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How Fear Can Kill Brand Innovation
January 5, 2018 by Jason Yormark
There is a lot of fear in the world nowadays. Not just due to global events or certain political figures, but because of Society in general. People are afraid to be themselves or to speak their minds out of fear of backlash from Society: Youths warned not to express themselves for fear that their peers bully them. Innovators silenced because their employers fear failure or upsetting the status quo. So many voices out there go unheard out of fear.
Fear can be the death-knell for a company, too. For a new brand entering a competitive market, it is far too easy to find yourself obsessed with playing catch-up; your focus switches from growing your business to keeping up with and imitating those who are more successful. For a time, such practices are necessary to get a foothold – but then you start to lose yourself in the process.
In the words of the Twelfth Doctor: “You take a broom, you replace the handle, and then later you replace the brush. And you do that, over and over again. Is it still the same broom? No … There’s not a trace of the original you left.” (Doctor Who, ‘Deep Breath’)
Companies often get distracted with the bells and whistles, lusting after what their competitors have without thinking of why they need it or whether or not it is relevant to their core message. Then they lose sight of the core message altogether; from there on, everyone is just waffling about with no genuine direction or reasoning. It is a waste of time and, more importantly, a waste of resources.
Regardless of what your message is, your company and its employees – from CXO to entry level – need to know what their work accomplishes. Embrace it, print it on employee mousepads, stick it on the inside of the bathroom stalls … do whatever! It needs to be accessible and worded in a way that explains why people should take pride in their work. Then, once everyone has been hyped up, it is time to review how the company operates.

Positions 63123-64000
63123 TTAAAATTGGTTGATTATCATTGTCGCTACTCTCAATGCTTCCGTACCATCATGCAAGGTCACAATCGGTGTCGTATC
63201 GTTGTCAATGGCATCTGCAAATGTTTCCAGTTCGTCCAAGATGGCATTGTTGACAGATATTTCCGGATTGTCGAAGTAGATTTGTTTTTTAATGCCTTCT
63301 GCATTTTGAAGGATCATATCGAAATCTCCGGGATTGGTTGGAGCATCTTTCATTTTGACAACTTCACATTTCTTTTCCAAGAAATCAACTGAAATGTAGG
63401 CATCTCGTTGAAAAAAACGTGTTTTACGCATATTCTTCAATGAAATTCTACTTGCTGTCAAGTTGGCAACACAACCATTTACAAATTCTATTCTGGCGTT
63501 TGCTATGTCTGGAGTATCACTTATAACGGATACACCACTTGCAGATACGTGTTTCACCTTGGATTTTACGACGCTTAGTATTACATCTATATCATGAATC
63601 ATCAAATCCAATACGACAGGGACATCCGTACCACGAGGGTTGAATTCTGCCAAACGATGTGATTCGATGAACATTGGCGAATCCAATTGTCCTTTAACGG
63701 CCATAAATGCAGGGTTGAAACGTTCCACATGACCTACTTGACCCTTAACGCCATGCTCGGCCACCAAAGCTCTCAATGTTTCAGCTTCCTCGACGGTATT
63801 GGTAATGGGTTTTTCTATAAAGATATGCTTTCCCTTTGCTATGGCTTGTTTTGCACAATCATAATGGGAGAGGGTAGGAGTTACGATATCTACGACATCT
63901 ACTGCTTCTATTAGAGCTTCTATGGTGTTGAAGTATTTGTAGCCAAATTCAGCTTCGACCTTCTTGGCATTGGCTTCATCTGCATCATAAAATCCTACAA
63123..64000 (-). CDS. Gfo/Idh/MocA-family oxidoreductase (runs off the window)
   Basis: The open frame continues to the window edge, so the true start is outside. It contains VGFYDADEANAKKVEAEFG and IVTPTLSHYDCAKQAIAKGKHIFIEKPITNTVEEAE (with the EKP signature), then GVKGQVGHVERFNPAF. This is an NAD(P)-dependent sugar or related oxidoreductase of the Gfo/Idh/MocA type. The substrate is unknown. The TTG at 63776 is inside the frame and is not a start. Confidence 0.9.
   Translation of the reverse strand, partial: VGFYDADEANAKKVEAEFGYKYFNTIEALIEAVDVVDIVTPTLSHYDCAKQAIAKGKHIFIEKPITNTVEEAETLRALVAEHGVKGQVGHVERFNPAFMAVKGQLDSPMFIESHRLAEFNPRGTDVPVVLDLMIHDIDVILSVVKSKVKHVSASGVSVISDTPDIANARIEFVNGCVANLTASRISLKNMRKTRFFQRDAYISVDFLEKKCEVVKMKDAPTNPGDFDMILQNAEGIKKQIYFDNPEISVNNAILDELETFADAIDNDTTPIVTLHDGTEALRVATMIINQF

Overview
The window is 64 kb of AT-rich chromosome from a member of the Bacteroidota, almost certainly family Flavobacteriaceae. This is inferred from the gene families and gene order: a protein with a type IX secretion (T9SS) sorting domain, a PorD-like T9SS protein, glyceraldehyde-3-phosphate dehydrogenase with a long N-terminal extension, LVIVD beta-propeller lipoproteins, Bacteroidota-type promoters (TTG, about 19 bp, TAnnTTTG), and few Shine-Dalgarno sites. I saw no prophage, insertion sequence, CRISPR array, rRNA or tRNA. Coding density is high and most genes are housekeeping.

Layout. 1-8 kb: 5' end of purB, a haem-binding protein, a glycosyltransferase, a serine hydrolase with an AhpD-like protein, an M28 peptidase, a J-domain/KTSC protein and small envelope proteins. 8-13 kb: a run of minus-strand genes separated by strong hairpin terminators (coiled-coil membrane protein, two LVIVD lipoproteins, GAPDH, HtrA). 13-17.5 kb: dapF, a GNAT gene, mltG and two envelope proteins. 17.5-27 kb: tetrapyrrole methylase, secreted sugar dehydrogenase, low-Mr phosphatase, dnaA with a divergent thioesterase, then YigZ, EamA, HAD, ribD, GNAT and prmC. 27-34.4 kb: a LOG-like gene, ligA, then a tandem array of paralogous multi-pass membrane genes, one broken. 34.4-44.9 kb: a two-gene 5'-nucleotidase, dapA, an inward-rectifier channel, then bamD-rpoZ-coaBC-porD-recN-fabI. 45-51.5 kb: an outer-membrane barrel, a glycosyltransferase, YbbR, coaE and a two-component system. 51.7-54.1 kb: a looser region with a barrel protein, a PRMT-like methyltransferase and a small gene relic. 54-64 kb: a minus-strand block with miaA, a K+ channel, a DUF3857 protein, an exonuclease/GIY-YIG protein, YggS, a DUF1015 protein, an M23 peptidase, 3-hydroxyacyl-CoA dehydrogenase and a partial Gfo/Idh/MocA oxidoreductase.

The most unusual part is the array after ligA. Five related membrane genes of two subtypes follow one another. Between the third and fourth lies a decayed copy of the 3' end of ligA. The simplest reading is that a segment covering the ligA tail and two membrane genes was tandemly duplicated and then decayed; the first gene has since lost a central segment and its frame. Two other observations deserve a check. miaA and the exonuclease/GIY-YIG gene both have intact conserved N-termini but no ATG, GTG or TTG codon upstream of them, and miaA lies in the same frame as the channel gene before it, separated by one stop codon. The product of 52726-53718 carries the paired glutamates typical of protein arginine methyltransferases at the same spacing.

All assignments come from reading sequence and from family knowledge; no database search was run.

Fictional Company Example: Leaf Plate
‘Leaf Plate’ is a wholesome family-run company that provides premade vegetarian dishes to its subscribers in their local community. They proudly promote eco-friendly attitudes and the protection of animals — it is the message, the mission of the business that resonates with its customers. But when you walk into the Leaf Plate headquarters, you’ll find a staff party sponsored by the company that serves beef patty burgers and there isn’t even a single recycle bin in sight!
“But our competitors’ company parties serve burgers!” Someone will wail in protest, and sure! That’s a legitimate comparison and I’m not saying that people should police what their employees eat. The thing is, there are plenty of ways that Leaf Plate can still have what the other companies do without straying from their company’s values. That means offering alternatives to just burgers or only offering tofu burgers and spending a tiny bit of money to add recycle bins to the office. The point is, Leaf Plate has to show that they at least try to practice what they preach. Some employees might not be happy with tofu burgers, but leadership needs to stand fast and hold everyone to it.Unafraid of criticism. Proud of your company message. Without fear.
It seems a simple concept. It is a simple concept. But getting everyone on board, especially those with ‘old-fashioned’ views of your industry who may be more resistant to change, will be the biggest challenge. You cannot change the perception of your brand externally if it is not first changed internally. You must work with and clearly communicate to all branches of your company to ensure your values are acknowledged, embraced, and promoted with pride if you are going to stand against criticism and scrutiny. Hold fast, dare to be different, and do not succumb to the fear of standing out. Innovation takes courage.
I'm a 20 year veteran of digital marketing & the owner and founder of Socialistics, a social media agency based in Seattle. My spare time is filled with writing, baseball, my boys and everything Seattle has to offer.
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